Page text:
2021 January 28
Caplan v. Atas, 2021 ONSC 670
The Ontario Superior Court, granting judgment to multiple plaintiffs in four civil lawsuits against the defendant, asserted that defamation law did not provide adequate remedies to stop the defendant’s long campaign of “vicious falsehoods against those to whom she bears grudges, and towards family members and associates of those to whom she bears grudges.” “Cyber-stalking is the perfect pastime for [the defendant]. She can shield her identity. She can disseminate vile messages globally, across multiple unpoliced platforms, forcing her victims to litigate in multiple jurisdictions to amass evidence to implicate her, driving their costs up and delaying the process of justice. Unrestrained by basic tenets of decency, when she is enjoined from attacking named plaintiffs, she moves her focus to their siblings, their children, their other family members and associates, in a widening web of vexatious and harassing behaviour.”
The defendant’s postings had been disseminated on the internet anonymously, pseudonymously, or by using false names, on internet sites including Ripoff Reports, Reddit, Pinterest, Facebook, Lawyerratingz, cheaters.com, reportcheatingonline, and many others.
Suggesting that the internet has cast the balance between freedom of speech and protection of reputation into disarray, the Court stated: “[T]he law needs better tools, greater inter-jurisdictional cooperation, and greater regulation of the electronic ‘marketplace of ideas’ in a world with near universal access to the means of mass communication. Regulation of speech carries with it the risk of over-regulation, even tyranny. Absence of regulation carries with it the risk of anarchy and the disintegration of order. …[A] situation that allows someone like the [defendant] to carry on as she has, effectively unchecked for years, shows a lack of effective regulation that imperils order and the marketplace of ideas because of the anarchy that can arise from ineffective regulation.” In the Court’s view, even granting a permanent injunction, by itself, would not be sufficient to bring the defendant’s wrongful conduct to an end.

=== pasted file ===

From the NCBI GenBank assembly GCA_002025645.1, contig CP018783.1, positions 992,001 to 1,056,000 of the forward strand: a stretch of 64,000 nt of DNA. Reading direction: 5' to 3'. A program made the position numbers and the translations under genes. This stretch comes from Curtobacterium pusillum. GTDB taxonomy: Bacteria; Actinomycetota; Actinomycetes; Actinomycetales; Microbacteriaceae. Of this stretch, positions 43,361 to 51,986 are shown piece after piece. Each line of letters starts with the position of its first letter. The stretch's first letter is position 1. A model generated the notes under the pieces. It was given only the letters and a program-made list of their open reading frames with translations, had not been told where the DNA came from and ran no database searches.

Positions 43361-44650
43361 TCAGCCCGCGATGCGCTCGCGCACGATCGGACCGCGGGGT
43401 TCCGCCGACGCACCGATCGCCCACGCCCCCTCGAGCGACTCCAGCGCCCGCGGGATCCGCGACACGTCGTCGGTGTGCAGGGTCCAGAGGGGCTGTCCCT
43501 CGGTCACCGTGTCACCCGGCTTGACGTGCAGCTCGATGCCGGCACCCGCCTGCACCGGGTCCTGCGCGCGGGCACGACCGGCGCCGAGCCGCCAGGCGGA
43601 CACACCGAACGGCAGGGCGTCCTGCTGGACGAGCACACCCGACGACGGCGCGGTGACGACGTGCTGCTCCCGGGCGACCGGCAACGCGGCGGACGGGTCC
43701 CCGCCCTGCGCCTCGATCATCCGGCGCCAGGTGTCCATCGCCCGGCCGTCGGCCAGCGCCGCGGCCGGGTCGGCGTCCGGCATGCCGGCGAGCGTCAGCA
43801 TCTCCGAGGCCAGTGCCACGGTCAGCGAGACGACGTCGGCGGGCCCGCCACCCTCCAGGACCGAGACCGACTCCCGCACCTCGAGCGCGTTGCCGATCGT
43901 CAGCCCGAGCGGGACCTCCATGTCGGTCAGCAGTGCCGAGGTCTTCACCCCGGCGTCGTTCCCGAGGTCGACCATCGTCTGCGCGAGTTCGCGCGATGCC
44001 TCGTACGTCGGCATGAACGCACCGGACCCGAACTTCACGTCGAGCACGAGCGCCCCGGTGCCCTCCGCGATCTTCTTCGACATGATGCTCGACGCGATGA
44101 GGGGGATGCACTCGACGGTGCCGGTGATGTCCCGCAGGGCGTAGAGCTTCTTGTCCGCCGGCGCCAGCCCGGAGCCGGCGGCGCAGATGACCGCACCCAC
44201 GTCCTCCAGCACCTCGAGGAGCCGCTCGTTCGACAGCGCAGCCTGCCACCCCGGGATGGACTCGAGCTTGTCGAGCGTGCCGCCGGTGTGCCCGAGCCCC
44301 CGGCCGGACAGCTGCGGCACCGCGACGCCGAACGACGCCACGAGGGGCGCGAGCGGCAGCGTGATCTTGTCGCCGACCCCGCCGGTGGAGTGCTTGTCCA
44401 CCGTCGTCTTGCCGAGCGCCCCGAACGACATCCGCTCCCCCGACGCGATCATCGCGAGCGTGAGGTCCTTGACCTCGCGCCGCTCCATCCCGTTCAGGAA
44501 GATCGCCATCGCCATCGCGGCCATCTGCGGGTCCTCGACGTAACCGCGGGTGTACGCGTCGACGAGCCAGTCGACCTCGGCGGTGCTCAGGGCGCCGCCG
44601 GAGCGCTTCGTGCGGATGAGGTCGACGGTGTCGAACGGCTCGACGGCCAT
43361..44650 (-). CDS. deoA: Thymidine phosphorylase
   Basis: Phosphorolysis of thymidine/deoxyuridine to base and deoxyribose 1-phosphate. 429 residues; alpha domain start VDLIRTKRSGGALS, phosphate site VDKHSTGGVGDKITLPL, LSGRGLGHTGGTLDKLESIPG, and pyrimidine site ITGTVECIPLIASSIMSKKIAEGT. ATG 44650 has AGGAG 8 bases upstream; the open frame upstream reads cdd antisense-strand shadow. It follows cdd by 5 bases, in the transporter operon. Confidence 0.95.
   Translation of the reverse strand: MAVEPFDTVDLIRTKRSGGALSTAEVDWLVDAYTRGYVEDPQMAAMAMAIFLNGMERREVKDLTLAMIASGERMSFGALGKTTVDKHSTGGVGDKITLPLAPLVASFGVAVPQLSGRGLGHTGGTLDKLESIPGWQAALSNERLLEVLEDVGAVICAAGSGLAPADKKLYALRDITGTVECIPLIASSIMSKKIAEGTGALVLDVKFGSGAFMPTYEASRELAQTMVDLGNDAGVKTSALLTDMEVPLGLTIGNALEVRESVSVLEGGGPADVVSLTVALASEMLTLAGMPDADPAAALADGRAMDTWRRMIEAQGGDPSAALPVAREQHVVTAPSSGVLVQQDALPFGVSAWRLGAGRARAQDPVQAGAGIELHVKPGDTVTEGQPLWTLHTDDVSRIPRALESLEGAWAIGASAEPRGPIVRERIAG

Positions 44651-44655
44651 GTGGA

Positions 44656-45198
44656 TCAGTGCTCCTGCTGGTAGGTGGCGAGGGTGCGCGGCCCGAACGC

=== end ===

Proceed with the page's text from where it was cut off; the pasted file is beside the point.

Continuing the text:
In this context, the Court held that the common law of Ontario should recognize the tort of harassment and that ordering the defendant to stop harassment “provides remedial breadth not available in the law of defamation.” This approach, according to the Court, avoids inappropriately broadening the established test for the tort of wrongful invasion of property. “[T]he tort of internet harassment should be recognized in these cases because [the defendant’s] online conduct and publications seek not so much to defame the victims but to harass them. Put another way, the intent is to go beyond character assassination: it is intended to harass, harry and molest by repeated and serial publications of defamatory material, not only of primary victims, but to cause those victims further distress by targeting persons they care about, so as to cause fear, anxiety and misery.”
The Court found that this was a case where a permanent injunction should be ordered, as well as an order vesting title in the plaintiffs to the defendant’s postings, with ancillary orders enabling them to take steps to have the content removed. The injunction is intended to protect not only persons that have been harmed already, but to prevent the defendant from shifting her focus to a new set of victims associated with her primary victims. The defendant must desist from defaming and harassing non-parties where that conduct is part of a campaign of harassment directed against the plaintiffs in these four lawsuits. The defendant must be deterred from a broad range of wrongful conduct that includes harming others to cause damage to the plaintiffs.